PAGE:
Thursday, June 25, 2015
"You are the one they call the Angel of Death."
The life an assassin is exciting and thrilling, but it does come at a cost: you're constantly risking your life for your profession. For many though, that's not nearly that much of an issue. When you're an assassin as good as Ayala Tal in Dead Squad: Ayala Tal #1 from Darby Pop Publshing, there are other things that are issues. The issue is written by Matthew Federman and Stephen Scaia, illustrated by Metho Diaz, inked by Jonas Trindade, colored by Thiago Ribeiro and lettered by Troy Peteri.
Ayala Tal makes a living as the Angel of Death, an assassin whose reputation precedes her. Her origins as such are something of a mystery though...until now. Ayala is forced to reconcile the loss of someone dear with her thirst for revenge, all the while working against the backdrop of the industrial military complex pervasive throughout the world.
Dead Squad: Ayala Tal #1 is extraordinarily fast-paced, as Federman and Scaia crash through a day in the life of Ayala in an effort to showcase her origins so to speak. Her talents as an assassin are immeasurable and really show through in the book, courtesy of the trajectory the writers place her on. Federman and Scaia aren't shy about throwing Ayala to the wolves on more than one occasion to see how she fares, but those situations also do a good job of showcasing her talents. The breakneck pace of the issue doesn't really allow the reader much time to soak in her trials though. It works from the action perspective, but from an origin story perspective it feels a little too hurried.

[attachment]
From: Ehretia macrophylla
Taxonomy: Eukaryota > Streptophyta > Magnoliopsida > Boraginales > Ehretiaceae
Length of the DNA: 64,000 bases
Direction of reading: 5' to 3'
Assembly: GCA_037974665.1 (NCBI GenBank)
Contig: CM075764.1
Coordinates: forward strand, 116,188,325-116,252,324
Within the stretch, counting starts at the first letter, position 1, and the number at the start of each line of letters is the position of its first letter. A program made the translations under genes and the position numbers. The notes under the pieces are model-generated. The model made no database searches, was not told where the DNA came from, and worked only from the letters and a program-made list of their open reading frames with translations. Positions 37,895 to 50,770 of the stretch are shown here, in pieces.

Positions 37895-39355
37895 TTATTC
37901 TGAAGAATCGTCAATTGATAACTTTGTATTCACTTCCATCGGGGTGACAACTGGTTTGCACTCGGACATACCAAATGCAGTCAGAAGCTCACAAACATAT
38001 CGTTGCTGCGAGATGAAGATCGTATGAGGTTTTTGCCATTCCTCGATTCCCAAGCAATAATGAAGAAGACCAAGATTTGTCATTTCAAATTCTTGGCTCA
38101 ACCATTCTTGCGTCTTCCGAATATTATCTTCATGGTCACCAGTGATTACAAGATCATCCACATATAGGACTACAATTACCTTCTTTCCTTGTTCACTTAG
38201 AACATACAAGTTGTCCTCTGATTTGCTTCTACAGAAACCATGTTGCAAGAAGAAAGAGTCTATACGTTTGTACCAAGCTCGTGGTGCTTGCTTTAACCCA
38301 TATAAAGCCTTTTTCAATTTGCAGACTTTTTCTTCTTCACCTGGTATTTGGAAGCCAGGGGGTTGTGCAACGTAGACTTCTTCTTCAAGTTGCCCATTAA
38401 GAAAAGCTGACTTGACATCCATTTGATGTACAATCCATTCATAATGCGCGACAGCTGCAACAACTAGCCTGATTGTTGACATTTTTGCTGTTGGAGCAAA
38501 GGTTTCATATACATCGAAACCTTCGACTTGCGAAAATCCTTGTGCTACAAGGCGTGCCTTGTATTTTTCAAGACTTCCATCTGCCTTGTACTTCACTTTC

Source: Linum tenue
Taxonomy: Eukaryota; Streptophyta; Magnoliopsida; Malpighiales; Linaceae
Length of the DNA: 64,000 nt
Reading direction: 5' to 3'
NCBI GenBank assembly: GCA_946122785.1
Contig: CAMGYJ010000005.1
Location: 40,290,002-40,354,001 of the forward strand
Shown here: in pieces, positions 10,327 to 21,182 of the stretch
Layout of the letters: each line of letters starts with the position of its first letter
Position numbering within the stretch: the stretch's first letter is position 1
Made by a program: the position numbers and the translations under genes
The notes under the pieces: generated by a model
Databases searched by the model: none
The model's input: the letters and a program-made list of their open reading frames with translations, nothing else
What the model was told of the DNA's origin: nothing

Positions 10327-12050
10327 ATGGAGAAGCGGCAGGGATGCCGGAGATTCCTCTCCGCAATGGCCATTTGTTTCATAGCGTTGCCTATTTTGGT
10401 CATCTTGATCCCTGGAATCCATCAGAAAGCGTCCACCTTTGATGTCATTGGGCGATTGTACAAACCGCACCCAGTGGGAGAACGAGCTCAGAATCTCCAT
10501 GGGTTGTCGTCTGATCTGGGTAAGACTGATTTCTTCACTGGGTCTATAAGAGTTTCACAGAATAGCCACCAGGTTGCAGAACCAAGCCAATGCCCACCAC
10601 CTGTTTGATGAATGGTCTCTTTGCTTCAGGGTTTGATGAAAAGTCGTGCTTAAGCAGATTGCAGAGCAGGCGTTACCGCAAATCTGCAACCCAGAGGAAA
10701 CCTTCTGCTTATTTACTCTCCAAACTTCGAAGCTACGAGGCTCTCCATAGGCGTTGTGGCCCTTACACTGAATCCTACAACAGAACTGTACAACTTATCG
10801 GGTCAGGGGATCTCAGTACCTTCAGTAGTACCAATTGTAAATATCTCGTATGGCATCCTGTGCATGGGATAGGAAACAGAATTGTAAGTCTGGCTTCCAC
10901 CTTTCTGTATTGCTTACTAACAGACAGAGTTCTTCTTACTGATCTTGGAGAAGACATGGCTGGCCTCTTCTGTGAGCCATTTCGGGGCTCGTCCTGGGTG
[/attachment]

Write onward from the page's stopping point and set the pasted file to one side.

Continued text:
Pencils in the issue are largely solid, with Diaz presenting Ayala as a woman who's equally comfortable in combat as she is behind the scope of a sniper rifle. Ayala is presented with a dominating stature, ensuring the reader doesn't for one second doubt her abilities. The pencils are accented by bold inks from Trindade, all of which effectively mask certain aspects of the illustrations in shadows for effect. Ribeiro's colors are largely in the realm of greens and reds, adding emphasis to the action sequences that are punctuated by gunfire or explosions. Panel layouts are largely grid and safe for the most part, but there are a few scope insets toward the end that add an extra dimension to the proceedings.
Dead Squad: Ayala Tal #1 pretty much steps on the gas and doesn't let up. This gives the book a sense of recklessness that matches Ayala herself, as she's one who's aware of her talents and is supremely confident in using them to get out of just about any situation. The script by Federman and Scaia is pretty straightforward and presents enough to give readers a glimpse into Ayala's interesting life. The illustrations by Diaz showcase the action cleanly, giving the reader plenty to take in and digest to better understand Ayala's origin. Dead Squad: Ayala Tal #1 is an interesting issue that has a larger place in the Dead Squad universe, but can also stand on its own as a primer on a lethal assassin in Ayala Tal.
Dead Squad: Ayala Tal #1 is in stores now.